Inverness to Tarbat Ness

Following a long drive from Carlisle we arrived in Inverness at Bunchrew campsite. This is obviously a popular spot with campers doing the NC500 and is used as a starting point or finishing point for many. When we arrived the rain was coming in and the views over the Beauly Firth were obscured by cloud. We went for a quick walk along the shore and had a relatively early night.

By morning the cloud and rain had gone and the sun shone down – not a bad way to start my birthday. Following  a quick chat with some fellow campers from Montreal in Canada we hit the road.

Crossing the Moray Firth and following the signs for the NC500 we crossed the first of three bridges on the day’s route. We were soon driving along the pretty coastline around Cromarty Firth and although people had suggested places to explore, we pressed on. We drove over a fabulously long road bridge but Dom’s camera was full and my phone was on charge in the back of the van. Note to self, make sure tech is in reach and fully functioning!

Taking the B9165 off the NC500 we drove to Portmahock and the Tarbat Ness Discovery Centre. This fascinating and very peaceful place is now a museum but has been a site of worship for Picts and Christians alike for centuries. They have excavated some pretty incredible things including a rather odd burial of two skeletons with four additional skulls. The whole area of Tarbat was an area of huge cultural significance with highly skilled artists producing beautiful good and Pictish stones. Unfortunately we passed some signs for these on our drive up without realising what they were. Maybe there is something to be said for more intense research and planning after all!

From the Visitors Centre, it’s a quick bimble up the road to Tarbat Ness Point Lighthouse. The views from here were just stunning. The sun was shining, the sky was bright blue and we felt a million miles from the rain drenched Scotland we’d been preparing ourselves for. The Lighthouse itself is now a private residence but it was manned until 1985. We wandered down to a tiny cove and found a warm rocky ledge to perch on and take it all in. We could have stayed here for ages just watching the ebb and flow of the waves over the shingle.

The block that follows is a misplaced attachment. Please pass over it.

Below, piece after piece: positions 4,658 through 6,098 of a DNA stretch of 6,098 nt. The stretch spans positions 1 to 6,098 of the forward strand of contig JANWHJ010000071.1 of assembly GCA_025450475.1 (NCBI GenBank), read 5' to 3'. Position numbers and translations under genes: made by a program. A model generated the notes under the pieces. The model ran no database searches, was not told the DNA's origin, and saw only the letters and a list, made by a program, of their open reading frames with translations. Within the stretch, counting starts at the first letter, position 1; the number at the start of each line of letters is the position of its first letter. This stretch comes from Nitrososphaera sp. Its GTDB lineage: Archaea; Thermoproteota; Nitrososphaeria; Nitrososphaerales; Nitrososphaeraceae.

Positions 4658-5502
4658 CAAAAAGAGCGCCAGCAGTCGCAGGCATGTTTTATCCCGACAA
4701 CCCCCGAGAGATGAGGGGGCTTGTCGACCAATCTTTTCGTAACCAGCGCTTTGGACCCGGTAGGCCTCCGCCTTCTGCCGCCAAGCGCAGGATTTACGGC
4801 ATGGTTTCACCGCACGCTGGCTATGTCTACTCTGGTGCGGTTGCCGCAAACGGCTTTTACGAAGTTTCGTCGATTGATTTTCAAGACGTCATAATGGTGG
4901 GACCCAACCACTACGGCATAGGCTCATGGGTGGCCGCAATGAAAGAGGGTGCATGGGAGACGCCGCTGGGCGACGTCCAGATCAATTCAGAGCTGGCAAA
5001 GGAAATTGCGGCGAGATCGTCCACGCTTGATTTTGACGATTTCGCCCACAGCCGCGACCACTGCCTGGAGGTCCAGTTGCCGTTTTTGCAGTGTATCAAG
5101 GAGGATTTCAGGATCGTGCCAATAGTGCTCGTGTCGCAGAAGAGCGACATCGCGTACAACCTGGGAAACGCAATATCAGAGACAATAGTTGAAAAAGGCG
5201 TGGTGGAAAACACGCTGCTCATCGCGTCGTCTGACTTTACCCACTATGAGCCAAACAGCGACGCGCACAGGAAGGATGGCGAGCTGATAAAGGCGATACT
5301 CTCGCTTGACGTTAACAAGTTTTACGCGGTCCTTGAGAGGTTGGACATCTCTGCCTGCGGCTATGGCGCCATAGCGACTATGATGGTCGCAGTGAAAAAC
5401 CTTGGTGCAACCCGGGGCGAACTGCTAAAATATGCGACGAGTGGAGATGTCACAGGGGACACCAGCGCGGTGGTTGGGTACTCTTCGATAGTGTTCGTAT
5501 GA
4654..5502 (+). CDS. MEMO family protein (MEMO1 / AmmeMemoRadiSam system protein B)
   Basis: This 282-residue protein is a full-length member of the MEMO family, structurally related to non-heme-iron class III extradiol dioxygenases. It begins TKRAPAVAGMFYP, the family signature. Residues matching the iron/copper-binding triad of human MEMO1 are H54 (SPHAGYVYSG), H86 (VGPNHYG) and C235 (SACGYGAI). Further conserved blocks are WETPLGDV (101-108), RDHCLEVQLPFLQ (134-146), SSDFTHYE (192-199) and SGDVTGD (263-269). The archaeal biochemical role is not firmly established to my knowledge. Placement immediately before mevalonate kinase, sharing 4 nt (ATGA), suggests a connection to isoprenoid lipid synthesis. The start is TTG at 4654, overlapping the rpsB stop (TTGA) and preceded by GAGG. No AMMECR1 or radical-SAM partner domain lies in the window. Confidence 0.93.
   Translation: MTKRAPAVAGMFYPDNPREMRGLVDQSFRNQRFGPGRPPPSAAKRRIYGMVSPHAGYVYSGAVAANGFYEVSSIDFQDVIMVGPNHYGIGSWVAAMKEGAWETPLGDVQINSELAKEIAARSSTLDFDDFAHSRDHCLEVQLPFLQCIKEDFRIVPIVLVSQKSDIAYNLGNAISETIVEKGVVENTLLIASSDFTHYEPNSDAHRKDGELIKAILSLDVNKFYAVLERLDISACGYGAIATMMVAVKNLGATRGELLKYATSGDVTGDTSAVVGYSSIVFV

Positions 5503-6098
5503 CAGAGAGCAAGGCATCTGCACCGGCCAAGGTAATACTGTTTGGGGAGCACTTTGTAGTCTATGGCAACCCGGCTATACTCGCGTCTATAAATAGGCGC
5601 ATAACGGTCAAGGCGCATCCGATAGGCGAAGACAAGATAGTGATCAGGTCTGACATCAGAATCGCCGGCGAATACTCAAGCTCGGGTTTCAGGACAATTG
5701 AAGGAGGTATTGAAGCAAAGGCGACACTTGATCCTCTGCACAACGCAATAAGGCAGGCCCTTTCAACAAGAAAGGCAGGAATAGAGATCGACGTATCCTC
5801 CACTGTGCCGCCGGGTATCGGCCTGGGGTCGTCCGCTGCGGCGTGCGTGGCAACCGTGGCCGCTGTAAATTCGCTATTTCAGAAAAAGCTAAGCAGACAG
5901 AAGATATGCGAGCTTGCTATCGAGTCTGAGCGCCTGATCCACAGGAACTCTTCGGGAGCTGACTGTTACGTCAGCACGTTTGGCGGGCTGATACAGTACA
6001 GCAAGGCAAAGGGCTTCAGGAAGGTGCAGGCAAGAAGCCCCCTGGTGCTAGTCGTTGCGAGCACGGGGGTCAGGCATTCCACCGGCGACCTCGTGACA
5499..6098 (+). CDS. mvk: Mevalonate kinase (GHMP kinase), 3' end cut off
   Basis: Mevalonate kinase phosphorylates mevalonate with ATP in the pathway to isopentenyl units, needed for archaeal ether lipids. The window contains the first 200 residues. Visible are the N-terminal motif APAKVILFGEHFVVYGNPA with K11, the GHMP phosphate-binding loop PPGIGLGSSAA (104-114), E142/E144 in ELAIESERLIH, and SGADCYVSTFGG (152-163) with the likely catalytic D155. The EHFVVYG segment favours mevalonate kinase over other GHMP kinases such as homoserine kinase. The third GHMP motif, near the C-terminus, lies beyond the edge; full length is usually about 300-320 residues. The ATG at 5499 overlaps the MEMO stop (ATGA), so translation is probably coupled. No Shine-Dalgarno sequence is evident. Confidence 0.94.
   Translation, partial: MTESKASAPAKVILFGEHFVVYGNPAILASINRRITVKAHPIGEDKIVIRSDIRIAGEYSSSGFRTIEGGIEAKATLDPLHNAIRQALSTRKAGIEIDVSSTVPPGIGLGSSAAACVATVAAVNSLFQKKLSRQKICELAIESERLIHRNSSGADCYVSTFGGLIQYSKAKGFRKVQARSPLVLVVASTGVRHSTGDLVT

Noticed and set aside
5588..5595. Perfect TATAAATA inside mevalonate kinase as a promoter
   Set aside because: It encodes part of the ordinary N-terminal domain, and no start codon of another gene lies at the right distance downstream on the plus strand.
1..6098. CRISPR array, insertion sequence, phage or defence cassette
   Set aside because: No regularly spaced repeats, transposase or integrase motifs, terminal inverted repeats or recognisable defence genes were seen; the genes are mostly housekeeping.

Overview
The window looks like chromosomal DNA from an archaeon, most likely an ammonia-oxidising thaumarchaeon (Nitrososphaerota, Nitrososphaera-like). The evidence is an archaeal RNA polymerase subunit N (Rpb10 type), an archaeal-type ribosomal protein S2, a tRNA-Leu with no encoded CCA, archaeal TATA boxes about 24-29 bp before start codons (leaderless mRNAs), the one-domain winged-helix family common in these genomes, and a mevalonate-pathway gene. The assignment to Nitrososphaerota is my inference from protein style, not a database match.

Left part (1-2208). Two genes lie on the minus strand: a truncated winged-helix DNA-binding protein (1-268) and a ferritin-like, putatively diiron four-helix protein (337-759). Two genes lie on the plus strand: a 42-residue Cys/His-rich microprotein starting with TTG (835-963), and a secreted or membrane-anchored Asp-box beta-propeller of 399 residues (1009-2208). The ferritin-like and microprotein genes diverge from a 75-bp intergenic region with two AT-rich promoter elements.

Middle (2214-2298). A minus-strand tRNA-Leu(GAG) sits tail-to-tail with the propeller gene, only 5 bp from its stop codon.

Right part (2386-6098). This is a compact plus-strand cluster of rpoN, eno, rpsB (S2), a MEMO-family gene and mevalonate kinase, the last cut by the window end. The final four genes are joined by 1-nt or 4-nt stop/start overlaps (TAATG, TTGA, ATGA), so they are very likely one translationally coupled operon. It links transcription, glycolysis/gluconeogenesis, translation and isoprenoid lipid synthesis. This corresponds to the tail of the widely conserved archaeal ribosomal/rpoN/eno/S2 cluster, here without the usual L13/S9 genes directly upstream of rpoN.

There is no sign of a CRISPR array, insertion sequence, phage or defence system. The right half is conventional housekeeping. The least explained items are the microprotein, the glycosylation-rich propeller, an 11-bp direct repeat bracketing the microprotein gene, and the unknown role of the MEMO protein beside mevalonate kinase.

This lovely place is a little bit off the NC500 but well worth the drive. Apparently there are good places to spot dolphins and other wildlife along this stretch of coast but we didn’t see any.

Leaving the Lighthouse behind we drove cross country to Dornoch. This was a pretty town with some old stone buildings which made it feel very French. Whether that feeling would be the same in different weather is another story. But for us, the sun shone down and we sat outside the pub for birthday lunch. They also sold Gluten Free sticky toffee pudding so we shared a slice of that too. Just as well we’d planned to walk to the beach once we’d eaten as we certainly needed to walk it off.

The beach here is wide, sandy and long. It was also very windy. Adults gritted teeth and clutched cardies, sweaters and hoodies to themselves and as always happens, children played in the waves oblivious. When do we lose this skill?

From here we pushed on along the A9 to our rest stop for the night -Helmsdale Harbour but more of that next time.

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